Inevitably, as the hugely successful Datafile range continues to expand, so attention is starting to focus increasingly of lesser known WW1 aircraft and those that bridge the gap into the post war period. This means some real gems that rarely get any coverage at all, such as the subjects of the latest volume - Gotha's final bomber aircraft.
Datafile #143 covers a small family of closely related machines - the G (or GL) VII, VIII and IX, plus the GL.X which strictly speaking wasn't a bomber. All the designs differed quite radically from earlier Gotha bombers, and grew from a call for a new type of high-altitude bomber/reconnaissance aircraft, fast enough to evade the latest Allied fighters and operate in daylight above the range of anti-aircraft guns. The resulting machines were broadly similar, and carried a crew of just two (pilot and observer/gunner) in a compact snub-nosed fuselage, with two closely spaced inline engines driving counter-rotating propellers mounted in variously two- or three-bay wings.
Colin Owers' text gives a concise description of the development, construction and camouflage of the late Gothas, which arrived to late to see much operational use as a number of teething troubles were ironed out. Few records have survived of the series' operational use, but the aircraft seem to have been a disappointment in the service environment, despite their initial promise. However, a number of surviving Gothas went on to serve with foreign air forces after the war and, interestingly, Czechoslovakia actually ordered new airframes from Gotha after the Armistice had been signed.
Although the machines are relatively obscure, the book is packed with no less than 78 photos of the different types. Obviously, the quality of these varies considerably, but the best are astoundingly clear and are printed full-page so that plenty of useful detail can be discerned - a perfect reference for modellers.
As far as I know, there isn't a kit available of any of these late Gotha's, but the centre of the Datafile contains scale drawings by Martin Digmayer reproduced in 1:72 and 1:48, and the aircraft looks a very promising project for scratchbuilders. Of course, the appearance of these plans may well change things, so we may be able to look forward to some short-run kits, but I think it's safe to say that the "majors" will never touch these very interesting aircraft. Rounding things off, Ronny Bar has provided a trio of excellent colour profiles illustrating the GL.VII in Ukrainian and German service, along with a Belgian G.IX.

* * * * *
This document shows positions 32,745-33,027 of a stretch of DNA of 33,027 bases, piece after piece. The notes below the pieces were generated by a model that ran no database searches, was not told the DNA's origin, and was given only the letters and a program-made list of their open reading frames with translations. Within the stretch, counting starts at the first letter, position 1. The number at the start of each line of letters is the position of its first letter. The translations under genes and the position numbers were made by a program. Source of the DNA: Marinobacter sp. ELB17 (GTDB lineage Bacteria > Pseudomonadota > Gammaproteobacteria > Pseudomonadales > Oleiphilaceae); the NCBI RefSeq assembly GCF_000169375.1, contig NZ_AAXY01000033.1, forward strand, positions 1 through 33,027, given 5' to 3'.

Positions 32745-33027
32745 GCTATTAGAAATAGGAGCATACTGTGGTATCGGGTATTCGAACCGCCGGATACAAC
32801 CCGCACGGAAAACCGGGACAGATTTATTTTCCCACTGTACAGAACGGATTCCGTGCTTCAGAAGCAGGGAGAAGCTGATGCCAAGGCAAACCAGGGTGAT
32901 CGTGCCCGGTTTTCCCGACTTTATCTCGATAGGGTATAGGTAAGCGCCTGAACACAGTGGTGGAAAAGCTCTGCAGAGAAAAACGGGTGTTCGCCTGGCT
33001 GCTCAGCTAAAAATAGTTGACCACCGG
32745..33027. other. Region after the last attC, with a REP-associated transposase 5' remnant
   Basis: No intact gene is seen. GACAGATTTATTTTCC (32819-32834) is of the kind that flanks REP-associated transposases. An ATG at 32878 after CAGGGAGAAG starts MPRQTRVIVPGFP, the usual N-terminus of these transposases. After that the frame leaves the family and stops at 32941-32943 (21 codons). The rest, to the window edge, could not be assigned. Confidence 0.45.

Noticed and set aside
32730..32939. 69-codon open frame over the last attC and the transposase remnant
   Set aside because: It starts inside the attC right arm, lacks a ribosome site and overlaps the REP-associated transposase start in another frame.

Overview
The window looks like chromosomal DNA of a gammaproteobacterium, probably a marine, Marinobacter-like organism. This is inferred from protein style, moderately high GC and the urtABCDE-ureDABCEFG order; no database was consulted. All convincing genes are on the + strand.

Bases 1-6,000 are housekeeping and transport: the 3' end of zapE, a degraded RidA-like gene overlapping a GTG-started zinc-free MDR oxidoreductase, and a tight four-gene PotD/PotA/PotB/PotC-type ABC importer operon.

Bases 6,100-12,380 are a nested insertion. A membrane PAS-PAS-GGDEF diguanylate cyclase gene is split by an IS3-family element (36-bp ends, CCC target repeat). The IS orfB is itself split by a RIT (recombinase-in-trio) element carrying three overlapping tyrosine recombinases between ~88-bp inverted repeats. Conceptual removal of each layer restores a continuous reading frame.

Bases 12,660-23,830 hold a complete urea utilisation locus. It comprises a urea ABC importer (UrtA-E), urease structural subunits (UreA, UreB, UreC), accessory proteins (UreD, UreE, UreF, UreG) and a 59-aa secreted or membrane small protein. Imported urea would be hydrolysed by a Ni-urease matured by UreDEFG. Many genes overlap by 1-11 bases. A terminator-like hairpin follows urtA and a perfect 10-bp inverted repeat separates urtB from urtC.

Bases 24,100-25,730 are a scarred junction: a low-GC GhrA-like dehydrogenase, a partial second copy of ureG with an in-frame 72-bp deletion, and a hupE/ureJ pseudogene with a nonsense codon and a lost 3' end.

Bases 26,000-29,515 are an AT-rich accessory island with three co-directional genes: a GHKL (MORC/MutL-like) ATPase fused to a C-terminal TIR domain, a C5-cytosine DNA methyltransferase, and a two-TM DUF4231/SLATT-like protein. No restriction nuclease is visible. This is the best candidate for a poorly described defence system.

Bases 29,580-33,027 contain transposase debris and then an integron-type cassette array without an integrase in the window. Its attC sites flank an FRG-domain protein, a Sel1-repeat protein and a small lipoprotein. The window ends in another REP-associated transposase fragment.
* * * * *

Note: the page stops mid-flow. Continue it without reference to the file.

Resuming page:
With their combination of excellent research, rare photos, and all-important scale drawings, Windsock Datafiles are the primary source for most WW1 modellers. Recent volumes such as this only underline their value in covering quite obscure, but nevertheless very interesting aircraft that otherwise would receive scant attention. Highly recommended.
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Highs: Concise but detailed text accompanied by well chosen photos, high quality colour artwork and excellent scale drawings.Lows:Verdict: An excellent reference for both historians and modellers alike. These Gothas would make for an ambitious scratchbuilding project - but kits have a habit of following the publication of Datafiles, so we may yet see them appear as short-run models...
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About Rowan Baylis (Merlin) FROM: NO REGIONAL SELECTED, UNITED KINGDOM
I've been modelling for about 40 years, on and off. While I'm happy to build anything, my interests lie primarily in 1/48 scale aircraft. I mostly concentrate on WW2 subjects, although I'm also interested in WW1, Golden Age aviation and the early Jet Age - and have even been known to build the occas...